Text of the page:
The quiet and simple beauty of Paraguay
Very few travellers come to Paraguay and, reciprocating this attitude, Paraguay doesn't expect any travellers. (So far it's been the only country where we couldn't find a single postcard so had to make one). That's because it's not a country of stunning landscapes and striking culture: the lush but monotonous green pastures could be the foreground to dramatic mountains but in Paraguay are the essence of the scenery, and hedonistic consumption ("bread and circuses") is the axis of this heavily americanized culture, with its omnipresent huge supermarkets and popstar kind of TV shows. If countries were girls, Paraguay would be a quiet and simple, rather than a stunning and sophisticated one.
As to landscapes, the only truly striking memory was the road that starts directly after Bolivia (Trans-Chaco Highway) and passes through many kilometres of lowlands of the Chaco region with an amazing amount of bird species. One curious fact about Chaco is that apart from the large cattle estancias, agriculture here has been developed by German-speaking Mennonites from Russia. The highway is so wild that we drove for hours from Bolivia before stopping at an immigration point. But lack of people makes it popular with birds and we saw so many bird species and specimen (white, pink, black, brown, red) that it was like a fancy bird safari (the most gorgeous and visible bird due to size and numbers being the huge white stork with bright red beak). As to Paraguayan culture, the two things that struck us as unique to this country are the scale of mate-drinking (everyone, everywhere, mate being a tonic herb) and the amount of nudity in media (it's so high that scarcely-covered big-breasted women were indispensable even in a political talk-show about the armed replacement of government that had just taken place when we arrived in Paraguay, although all they could add on the topic was "I'm sorry, I don't really know what happened"). But the country has its quiet charm, and its hectares of land, the locals' passion for supermarkets (and/or nude women on TV) lure in a lot of Koreans (making it one of the biggest Korean diasporas in the world).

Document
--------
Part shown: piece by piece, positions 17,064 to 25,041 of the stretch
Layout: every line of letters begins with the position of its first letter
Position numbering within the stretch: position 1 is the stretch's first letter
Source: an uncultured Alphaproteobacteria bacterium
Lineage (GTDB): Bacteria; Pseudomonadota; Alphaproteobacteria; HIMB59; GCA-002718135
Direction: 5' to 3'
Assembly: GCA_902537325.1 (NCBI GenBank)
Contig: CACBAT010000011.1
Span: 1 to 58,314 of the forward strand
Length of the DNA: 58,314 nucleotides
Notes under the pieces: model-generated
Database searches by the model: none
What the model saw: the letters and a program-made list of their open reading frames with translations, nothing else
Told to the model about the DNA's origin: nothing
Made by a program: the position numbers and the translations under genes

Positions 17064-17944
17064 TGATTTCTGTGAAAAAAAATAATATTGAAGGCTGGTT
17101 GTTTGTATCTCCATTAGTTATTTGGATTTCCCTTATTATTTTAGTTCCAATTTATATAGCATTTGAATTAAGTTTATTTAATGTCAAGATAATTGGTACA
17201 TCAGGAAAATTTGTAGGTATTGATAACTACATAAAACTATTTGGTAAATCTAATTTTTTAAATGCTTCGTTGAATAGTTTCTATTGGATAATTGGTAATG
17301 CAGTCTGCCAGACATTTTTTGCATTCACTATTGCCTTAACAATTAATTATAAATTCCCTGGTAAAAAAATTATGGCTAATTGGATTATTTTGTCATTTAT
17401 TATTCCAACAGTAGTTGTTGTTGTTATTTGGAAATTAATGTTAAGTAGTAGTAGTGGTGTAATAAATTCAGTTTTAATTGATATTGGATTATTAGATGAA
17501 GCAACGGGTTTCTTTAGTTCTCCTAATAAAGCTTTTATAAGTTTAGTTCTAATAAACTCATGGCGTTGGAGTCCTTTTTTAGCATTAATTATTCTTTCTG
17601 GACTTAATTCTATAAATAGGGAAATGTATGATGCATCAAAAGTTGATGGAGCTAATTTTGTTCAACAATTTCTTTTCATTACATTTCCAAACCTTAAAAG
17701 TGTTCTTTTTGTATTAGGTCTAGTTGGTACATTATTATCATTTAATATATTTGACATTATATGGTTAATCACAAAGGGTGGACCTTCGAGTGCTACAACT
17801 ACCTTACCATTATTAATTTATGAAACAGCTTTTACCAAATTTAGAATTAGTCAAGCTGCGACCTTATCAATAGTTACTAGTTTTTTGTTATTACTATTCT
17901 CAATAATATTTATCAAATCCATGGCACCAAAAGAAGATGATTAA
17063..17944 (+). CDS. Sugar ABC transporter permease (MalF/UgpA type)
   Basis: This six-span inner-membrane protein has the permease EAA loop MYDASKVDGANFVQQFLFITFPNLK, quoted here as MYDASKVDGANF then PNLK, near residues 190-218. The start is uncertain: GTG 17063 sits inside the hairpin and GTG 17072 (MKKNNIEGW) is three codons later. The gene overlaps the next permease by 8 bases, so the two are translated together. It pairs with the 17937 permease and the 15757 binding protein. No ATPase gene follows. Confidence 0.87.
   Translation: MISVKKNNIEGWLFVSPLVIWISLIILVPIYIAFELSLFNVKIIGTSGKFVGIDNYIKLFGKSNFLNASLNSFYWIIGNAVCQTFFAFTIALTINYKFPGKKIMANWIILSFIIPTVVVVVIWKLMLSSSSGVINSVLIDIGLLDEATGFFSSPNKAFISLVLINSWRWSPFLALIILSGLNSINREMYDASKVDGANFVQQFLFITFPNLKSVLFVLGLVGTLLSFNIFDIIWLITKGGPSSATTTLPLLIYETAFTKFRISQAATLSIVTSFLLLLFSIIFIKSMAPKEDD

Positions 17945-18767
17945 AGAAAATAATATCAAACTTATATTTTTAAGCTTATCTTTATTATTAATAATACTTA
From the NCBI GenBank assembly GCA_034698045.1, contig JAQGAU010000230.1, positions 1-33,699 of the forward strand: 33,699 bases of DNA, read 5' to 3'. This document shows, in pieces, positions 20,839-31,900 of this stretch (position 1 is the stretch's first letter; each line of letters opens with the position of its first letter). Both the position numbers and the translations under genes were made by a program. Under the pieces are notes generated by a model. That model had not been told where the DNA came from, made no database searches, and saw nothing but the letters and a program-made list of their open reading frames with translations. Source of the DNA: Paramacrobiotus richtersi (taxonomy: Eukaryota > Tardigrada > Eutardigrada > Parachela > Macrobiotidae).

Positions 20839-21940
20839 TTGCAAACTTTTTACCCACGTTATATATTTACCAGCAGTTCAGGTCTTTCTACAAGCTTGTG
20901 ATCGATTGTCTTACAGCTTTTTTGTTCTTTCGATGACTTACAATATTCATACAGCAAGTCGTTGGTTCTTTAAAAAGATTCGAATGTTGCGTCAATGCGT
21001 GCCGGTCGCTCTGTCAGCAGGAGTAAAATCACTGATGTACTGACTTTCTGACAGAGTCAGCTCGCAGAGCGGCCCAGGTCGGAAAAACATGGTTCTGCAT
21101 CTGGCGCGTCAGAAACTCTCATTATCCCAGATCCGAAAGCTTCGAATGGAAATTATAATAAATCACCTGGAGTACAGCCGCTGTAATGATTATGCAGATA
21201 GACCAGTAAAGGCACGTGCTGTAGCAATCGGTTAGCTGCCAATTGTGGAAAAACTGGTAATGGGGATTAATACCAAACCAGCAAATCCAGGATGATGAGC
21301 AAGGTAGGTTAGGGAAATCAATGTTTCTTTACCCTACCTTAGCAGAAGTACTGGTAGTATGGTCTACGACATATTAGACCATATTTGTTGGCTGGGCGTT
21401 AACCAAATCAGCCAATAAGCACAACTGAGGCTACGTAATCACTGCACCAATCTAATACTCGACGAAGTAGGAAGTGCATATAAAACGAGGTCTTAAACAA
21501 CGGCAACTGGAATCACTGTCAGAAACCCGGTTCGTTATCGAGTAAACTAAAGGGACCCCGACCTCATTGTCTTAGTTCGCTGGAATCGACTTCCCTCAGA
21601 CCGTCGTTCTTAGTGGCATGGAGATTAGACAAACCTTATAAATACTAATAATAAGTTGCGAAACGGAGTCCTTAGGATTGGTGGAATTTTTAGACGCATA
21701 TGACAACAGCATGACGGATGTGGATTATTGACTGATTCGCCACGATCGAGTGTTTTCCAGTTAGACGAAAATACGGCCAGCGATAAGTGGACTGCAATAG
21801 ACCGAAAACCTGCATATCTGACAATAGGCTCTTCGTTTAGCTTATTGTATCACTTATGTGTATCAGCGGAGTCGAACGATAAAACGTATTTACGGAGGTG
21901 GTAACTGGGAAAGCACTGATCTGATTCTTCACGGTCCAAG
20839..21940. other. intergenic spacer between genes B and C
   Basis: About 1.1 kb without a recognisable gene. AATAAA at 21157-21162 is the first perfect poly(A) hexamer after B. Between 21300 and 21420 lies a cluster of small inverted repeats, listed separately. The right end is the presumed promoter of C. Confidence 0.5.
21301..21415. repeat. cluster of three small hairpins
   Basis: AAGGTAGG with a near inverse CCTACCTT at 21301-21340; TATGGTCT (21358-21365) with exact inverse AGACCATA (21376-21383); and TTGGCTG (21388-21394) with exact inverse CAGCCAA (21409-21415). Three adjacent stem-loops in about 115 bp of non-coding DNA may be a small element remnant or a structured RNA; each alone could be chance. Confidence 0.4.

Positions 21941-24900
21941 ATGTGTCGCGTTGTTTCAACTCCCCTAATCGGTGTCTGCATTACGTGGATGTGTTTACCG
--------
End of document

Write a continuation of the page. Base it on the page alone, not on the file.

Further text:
Our stay in Paraguay was very brief and uneventful (except for the bird safari and the shots we heard on the very first evening in Asuncion). In all honesty, we came because we needed to bridge the time gap between the expiration of my Bolivian visa and the date we needed to go to Buenos Aires to meet Jordi's mum, who'd join us in travelling Argentina and Chile during her summer vacation.
After the long drive from the Bolivian border we finally made a stop at a place that looked like a gas station (a former garrison town Mariscal Estigarribia and now a transport hub). The drivers told us to take all our belongings and get off the bus for a customs check. Apparently, drugs was the main object of search and we were glad we'd left behind the small bag of coca leaves we bought back in Bolivia, as coca was on the list of drugs. It's funny how nations are always really subjective in those drug lists definitions, as marihuana, coca, mate and other types of herbs appear in different sides of "allowed/not allowed" lists depending on the country. For instance, Bolivian miners cannot work without coca and the Chilean ones are not allowed to consume either coca or even mate de coca, but we heard that marihuana is quite common in Chile so there are talks about legalizing it. In this specific border they'd fine us for carrying any coca or marihuana, but the whole nation drinks so much and such strong mate the whole day that they are probably a little high all the time. On top of that, with the thorough check for drugs that they conducted, we heard from two truck drivers we hitchhiked with in Chile that Paraguay is the biggest producer of hash as opposed to pure marihuana in Latin America (they explained this with very distinct contempt for the synthetic stuff over a joint of the "real thing").